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Diaper help needed
Posted: Thursday, May 12, 2022 7:28 AM
Joined: 7/17/2020
Posts: 243

My daughter has a child just coming out of diapers and I have a child just going into diapers. For the most part, my wife can take care of her own toileting. However, she occasionally has incontinence, both bowel and bladder. Last night, I put a diaper on her for the first time. If you have experience with a diapered patient, I would appreciate knowing what to expect, plus any tips and/or advice. Thank you for your help.

Posted: Thursday, May 12, 2022 6:13 PM
Joined: 12/10/2019
Posts: 328

   It’s not a great stage to enter. But I guess the stage before diapers is the worst . Accidents, messes etc. so I think that if you can get diapers to stay on it’s such a big relief . Remove all the undies and never look back. 

   I never got the hang of diapers and only use pull-ups . One trick I used is to change them when the pull-ups have been pulled down on the toilet. Pull the old one off , and when slip a clean one on. Of course you have to help with wiping at that stage.  Not fun. 

   Start buying baby wipes by the case, blue gloves and high quality products. I use the Tena pro skin incontinence pull-ups and Abena  Abri flex premium for night. And also a good paste for keeping diaper task at bay is important too. I use Boudreaux Butt paste. 

Posted: Thursday, May 12, 2022 7:21 PM
Joined: 9/11/2020
Posts: 181

My son never once questioned the transition to diapers. Maybe it is because he had so many hospitalizations and surgeries that he was used to them?

My tips:  we use pull-ups during the day.  They seem like underpants to him.  During the night, he was tabbed diapers, easiest to change a diaper quickly during the night and when he wakes.

If he has a pull-up on and when need to change it, we use scissors to cut the sides and remove.

We also watch carefully if he has a rash or redness developing.  We use a lot of general "baby wipes" from Costco, the sensitive skin kind. We also buy large, thicker and softer wipes for adults.  You need those for big messes.  We also keep CeraVu cream on hand and sometimes a clear skin protectant.  Over time, you have to be more and more careful about skin integrity and guard again irritations and possible infections.  Good luck!

PS. If your loved one has documented issues with bed sores or skin breakdown, check with the insurance company will cover the cost of diapers.  We have monthly deliveries of diapers (2 kinds), nitrile gloves, and disposable bed pads.  I spent almost $3,000 in my son's first year of using diapers all the time before I learned of this benefit.  You have to have the PCP verify it is medically necessary.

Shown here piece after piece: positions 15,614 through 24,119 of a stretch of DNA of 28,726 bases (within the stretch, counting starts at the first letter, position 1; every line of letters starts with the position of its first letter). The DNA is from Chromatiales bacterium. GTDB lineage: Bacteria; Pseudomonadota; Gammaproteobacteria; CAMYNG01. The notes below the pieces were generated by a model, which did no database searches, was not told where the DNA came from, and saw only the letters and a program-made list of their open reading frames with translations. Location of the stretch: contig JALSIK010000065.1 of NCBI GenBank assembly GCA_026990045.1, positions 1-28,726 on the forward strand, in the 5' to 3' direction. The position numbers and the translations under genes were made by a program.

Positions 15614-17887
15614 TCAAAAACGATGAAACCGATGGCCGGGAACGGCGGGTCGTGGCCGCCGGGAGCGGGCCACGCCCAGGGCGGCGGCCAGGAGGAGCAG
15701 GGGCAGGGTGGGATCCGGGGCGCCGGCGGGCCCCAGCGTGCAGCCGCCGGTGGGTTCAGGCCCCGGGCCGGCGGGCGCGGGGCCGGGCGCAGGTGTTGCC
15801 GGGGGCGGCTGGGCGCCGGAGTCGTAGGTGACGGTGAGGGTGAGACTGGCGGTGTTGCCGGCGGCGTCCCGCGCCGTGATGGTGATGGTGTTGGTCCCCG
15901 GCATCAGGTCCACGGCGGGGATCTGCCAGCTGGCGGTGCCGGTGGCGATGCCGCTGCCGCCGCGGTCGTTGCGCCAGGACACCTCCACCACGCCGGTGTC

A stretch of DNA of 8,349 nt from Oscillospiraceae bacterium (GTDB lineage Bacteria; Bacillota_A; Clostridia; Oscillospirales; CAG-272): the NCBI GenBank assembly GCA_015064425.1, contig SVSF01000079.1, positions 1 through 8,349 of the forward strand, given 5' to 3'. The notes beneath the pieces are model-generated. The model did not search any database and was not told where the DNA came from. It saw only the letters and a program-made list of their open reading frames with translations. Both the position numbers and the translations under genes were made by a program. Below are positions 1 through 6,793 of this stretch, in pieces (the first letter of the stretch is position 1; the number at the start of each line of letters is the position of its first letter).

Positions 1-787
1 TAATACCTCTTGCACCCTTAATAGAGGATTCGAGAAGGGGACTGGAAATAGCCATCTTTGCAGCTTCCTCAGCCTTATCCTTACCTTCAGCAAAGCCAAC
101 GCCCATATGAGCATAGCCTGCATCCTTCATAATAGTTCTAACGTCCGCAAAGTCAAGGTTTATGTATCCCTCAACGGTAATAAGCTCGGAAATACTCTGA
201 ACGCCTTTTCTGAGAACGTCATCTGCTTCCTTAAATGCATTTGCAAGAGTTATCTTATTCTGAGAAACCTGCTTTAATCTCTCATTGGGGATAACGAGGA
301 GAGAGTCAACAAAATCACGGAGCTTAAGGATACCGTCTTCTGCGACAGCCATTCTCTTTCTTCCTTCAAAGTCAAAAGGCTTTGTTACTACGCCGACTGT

Posted: Thursday, May 12, 2022 11:53 PM
Joined: 4/7/2019
Posts: 379

Prior to memory care, I did pretty much what Battlebuddy does. I never had a problem getting my sister to wear Depends though. I thought I would, but I referred to them as the "other underwear", and somehow that made it okay. Once I got her comfortable with the "other underwear", I made all of her regular underwear disappear.

Yes to baby wipes and gloves, and all the other. 

I've never dealt with straight up diapers, the pull up Depends work really well particularly if you use that trick that Battlebuddy uses. I used that trick too.

mommyandme (m&m)
Posted: Friday, May 13, 2022 8:33 AM
Joined: 2/16/2020
Posts: 597

We’ve had to switch to diapers now, she was in pull-ups. Unfortunately she can’t seem to understand the sitting and standing without it being a safety issue in the bathroom.  I now have  to change her while in bed with diapers.  I’ve always called the pull-up/diaper…underwear, trying to save her some dignity. She wasn’t too keen on the pull-up when we changed over so calling them underwear helped some.  Fortunately hospice has been supplying the toileting products: diapers/pull-ups, wipes and gloves.  Have no idea what the costs would be…yikes.  

This is just no fun. 

MN Chickadee
Posted: Friday, May 13, 2022 8:44 AM
Joined: 9/7/2014
Posts: 1547

The in between phase is hard. Expect it to happen with more frequency. My mother went from just every now and then to full incontinence over the course of a couple months. If it has happening more and more I would just make the switch to depends and save yourself a lot of headache. The extra cleaning and laundry it makes without the depends can really zap a caregiver's energy and ability to keep up. The first month we bought the fanciest, softest Depends in pretty colors we could find and replaced all the underwear in moms drawer and she didn't really notice. After she was used to them we started buying generic, usually the generic Sams Club ones because the price was the best. Eventually we started special ordering night time ones with maximum absorbency.  There is actually a huge range in absorbency among these products so if you are struggling to keep the bed dry come back here for suggestions of brands. The pull up style is nice when they are still toileting some on their own because they pull up and down like underwear. During the day you can still have her go to the bathroom on a schedule to get as much as possible in the toilet. Usually every two hours is a good rule of thumb. You might find there is a specific time of day she has a BM and can try to get her to sit on the toilet then. Some people really like a bidet to clean up after bowel movements, there are ones that you add on to a regular toilet seat.  We also needed to keep up on skin care once she was in Depends. Just like babies they can get irritation and rashes from the diapers. Keep some barrier cream on hand and watch the skin carefully. Most facilities change the depends just as often as they toilet a person, every two hours to help keep things fresh to prevent rashes and UTIs.